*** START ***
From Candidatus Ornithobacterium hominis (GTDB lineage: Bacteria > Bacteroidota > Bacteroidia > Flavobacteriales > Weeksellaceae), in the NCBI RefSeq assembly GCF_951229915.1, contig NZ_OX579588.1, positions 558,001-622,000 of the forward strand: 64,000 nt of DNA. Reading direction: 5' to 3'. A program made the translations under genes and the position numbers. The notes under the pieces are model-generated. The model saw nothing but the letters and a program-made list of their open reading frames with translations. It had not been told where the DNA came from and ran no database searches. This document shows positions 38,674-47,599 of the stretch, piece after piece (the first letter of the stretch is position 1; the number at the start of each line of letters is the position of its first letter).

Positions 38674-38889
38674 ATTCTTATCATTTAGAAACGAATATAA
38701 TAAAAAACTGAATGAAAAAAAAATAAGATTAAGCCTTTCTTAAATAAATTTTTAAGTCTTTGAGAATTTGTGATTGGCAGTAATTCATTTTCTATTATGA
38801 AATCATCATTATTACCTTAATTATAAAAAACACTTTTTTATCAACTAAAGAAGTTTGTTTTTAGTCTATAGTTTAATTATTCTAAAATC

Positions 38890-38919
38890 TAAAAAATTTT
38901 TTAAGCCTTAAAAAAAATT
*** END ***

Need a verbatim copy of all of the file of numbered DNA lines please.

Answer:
From Candidatus Ornithobacterium hominis (GTDB lineage: Bacteria > Bacteroidota > Bacteroidia > Flavobacteriales > Weeksellaceae), in the NCBI RefSeq assembly GCF_951229915.1, contig NZ_OX579588.1, positions 558,001-622,000 of the forward strand: 64,000 nt of DNA. Reading direction: 5' to 3'. A program made the translations under genes and the position numbers. The notes under the pieces are model-generated. The model saw nothing but the letters and a program-made list of their open reading frames with translations. It had not been told where the DNA came from and ran no database searches. This document shows positions 38,674-47,599 of the stretch, piece after piece (the first letter of the stretch is position 1; the number at the start of each line of letters is the position of its first letter).

Positions 38674-38889
38674 ATTCTTATCATTTAGAAACGAATATAA
38701 TAAAAAACTGAATGAAAAAAAAATAAGATTAAGCCTTTCTTAAATAAATTTTTAAGTCTTTGAGAATTTGTGATTGGCAGTAATTCATTTTCTATTATGA
38801 AATCATCATTATTACCTTAATTATAAAAAACACTTTTTTATCAACTAAAGAAGTTTGTTTTTAGTCTATAGTTTAATTATTCTAAAATC

Positions 38890-38919
38890 TAAAAAATTTT
38901 TTAAGCCTTAAAAAAAATT